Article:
I gave up Facebook during this season last year, and my relationship to it has never been the same. It’s been healthier and more balanced.

    Let’s hear it for the people willing to be silly in order to be changed!

    I’m loving your posts Sarah!


  4. sarahkwolfe says:

    Thanks, Vic!

    I completely understand seeking approval….and not checking blog stats would be a good thing to give up. Praying for you during the season that God works in your understanding of yourself. Read the post on Lent and Love….He delights in us. In you.


  5. Peggy says:

    I started thinking after I read this, and I am starting late, but i decided to give up being cynical and “too cool”. I have a tendency to be skeptical and a little jaded against those Christians who are tha mainstay of most churches. I think that I am a little too cool to be as “sold out” and obvious as them. And I am very sensitive to not looking fake and I tend to think less of those who I think are hypocritical. In this I reveal my pride and my weakness. So I am trying to be more humble an open myself up to other ways of thinking and being, without losing myself.
    So, thanks for the nudge in the right direction.


    • sarahkwolfe says:

      I don’t think it’s ever too late to start. Hope that you are finding a way to give up being cynical. It’s really difficult to change our thinking…and sometimes giving up a physical thing sparks the mental. i’ve read this week about lots of folks giving up more mental things…like worry or busyness (mental). That’s the heart of what this is all about…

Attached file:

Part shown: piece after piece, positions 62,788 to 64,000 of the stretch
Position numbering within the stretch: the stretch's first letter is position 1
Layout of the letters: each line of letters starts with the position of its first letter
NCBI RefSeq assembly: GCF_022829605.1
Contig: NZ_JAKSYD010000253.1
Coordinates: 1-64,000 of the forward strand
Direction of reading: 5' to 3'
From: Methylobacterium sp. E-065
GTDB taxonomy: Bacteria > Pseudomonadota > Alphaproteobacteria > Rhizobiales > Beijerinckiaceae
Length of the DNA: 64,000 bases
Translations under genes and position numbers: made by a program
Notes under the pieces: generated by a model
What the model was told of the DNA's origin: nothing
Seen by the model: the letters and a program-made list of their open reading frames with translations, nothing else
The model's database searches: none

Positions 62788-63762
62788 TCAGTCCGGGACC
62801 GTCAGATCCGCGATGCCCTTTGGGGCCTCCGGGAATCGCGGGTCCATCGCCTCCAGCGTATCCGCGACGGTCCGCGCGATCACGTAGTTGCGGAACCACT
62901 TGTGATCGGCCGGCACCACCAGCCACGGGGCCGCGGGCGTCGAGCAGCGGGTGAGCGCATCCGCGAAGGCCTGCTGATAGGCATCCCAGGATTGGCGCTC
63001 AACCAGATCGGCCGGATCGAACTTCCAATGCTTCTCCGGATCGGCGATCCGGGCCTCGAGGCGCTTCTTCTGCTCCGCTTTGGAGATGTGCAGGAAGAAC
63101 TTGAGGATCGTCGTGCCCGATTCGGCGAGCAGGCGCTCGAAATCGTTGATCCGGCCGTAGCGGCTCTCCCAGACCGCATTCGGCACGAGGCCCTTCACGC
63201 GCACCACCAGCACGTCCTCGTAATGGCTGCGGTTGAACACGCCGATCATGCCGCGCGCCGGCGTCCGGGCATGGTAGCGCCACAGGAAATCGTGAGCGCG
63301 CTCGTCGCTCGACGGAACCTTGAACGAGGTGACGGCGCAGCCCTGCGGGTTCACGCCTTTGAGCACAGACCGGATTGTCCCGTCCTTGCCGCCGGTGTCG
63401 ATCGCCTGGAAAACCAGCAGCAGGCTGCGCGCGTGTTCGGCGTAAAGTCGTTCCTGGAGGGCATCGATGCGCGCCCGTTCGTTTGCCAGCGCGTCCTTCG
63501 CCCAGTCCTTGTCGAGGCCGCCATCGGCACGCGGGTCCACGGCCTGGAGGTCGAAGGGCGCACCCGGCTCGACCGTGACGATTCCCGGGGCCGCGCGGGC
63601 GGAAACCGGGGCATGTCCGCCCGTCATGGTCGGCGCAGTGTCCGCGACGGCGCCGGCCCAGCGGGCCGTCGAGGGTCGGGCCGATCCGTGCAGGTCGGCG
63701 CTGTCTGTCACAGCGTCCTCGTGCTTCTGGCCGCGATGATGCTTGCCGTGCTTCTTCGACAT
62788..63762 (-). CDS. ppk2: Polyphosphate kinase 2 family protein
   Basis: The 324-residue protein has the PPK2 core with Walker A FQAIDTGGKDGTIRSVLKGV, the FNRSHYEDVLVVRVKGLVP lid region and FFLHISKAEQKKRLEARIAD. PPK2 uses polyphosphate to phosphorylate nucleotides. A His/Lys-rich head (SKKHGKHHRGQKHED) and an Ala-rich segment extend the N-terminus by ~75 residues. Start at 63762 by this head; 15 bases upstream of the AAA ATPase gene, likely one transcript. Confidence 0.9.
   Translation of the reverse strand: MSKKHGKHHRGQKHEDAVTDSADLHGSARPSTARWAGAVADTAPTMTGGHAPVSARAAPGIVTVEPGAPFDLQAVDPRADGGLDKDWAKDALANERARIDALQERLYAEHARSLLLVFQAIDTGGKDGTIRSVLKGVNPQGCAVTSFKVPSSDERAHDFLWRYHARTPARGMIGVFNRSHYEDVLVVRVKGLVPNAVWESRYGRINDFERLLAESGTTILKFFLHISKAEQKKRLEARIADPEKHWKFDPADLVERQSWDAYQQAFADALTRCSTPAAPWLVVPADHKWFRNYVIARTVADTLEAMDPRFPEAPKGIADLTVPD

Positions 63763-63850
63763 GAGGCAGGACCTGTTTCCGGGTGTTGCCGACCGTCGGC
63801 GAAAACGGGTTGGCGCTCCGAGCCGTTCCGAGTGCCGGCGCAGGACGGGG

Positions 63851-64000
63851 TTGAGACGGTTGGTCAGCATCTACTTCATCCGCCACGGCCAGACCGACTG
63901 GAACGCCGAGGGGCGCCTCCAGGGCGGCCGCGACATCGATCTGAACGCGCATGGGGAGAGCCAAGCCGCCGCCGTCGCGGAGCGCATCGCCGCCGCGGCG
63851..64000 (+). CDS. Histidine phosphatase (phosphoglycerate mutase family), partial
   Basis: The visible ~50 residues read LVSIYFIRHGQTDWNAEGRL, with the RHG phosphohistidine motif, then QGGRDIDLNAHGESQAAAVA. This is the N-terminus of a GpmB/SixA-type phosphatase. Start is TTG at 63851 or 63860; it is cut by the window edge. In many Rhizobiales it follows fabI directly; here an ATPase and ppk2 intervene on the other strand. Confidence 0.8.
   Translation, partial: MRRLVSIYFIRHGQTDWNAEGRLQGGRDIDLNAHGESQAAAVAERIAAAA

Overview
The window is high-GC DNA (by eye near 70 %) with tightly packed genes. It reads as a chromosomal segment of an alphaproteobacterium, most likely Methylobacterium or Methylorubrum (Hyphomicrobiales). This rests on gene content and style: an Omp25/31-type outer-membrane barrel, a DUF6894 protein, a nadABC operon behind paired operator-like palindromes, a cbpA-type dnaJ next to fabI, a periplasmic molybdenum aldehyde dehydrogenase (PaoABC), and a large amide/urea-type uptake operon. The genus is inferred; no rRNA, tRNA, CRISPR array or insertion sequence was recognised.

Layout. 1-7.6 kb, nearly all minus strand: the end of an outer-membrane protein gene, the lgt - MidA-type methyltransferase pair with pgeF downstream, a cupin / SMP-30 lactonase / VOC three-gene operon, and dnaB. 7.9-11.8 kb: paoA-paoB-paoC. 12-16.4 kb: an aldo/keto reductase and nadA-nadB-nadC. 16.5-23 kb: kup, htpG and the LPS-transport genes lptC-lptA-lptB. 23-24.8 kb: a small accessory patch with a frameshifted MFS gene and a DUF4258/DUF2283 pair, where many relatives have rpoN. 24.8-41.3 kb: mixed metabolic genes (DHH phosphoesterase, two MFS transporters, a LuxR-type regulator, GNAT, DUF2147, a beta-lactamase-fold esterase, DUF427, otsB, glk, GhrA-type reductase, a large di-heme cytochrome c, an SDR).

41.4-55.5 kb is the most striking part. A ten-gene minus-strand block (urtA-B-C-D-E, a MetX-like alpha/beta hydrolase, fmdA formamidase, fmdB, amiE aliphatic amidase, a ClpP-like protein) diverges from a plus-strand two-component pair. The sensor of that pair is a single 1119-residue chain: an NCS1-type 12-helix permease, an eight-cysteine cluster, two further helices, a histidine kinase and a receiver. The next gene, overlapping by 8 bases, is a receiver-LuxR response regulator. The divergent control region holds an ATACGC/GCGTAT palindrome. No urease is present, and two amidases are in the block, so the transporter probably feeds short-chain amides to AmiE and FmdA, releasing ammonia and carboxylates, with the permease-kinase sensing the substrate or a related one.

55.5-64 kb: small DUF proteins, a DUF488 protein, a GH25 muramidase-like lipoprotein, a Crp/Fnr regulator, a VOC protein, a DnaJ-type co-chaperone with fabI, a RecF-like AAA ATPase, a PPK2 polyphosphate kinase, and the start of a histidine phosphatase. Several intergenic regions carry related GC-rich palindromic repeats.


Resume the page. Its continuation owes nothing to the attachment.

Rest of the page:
6. Mts says:

    Fakebook is nothing but a bunch of narcissism and getting into others business. It’s really nonsense in my opinion. But that’s what it is, just my opinion. However, I must say to fast from it thinking one is doing God a favour is foolishness. A biblical fast involves going without food, not some garbage we don’t need anyway!!!! Eating a few cheeseburgers all while turning away from glorifying oneself on Fakebook, because that seems to be its only purpose. Oh, I’ll fast from lifting myself up today by talking about me me me and what I’ve accomplished and posting 20 more pictures of me me me that I took in the car at the red light. Thats got to be the dumbest thing I’ve ever heard! If that causes God to move in a miraculous way, I’d sure love to hear about it.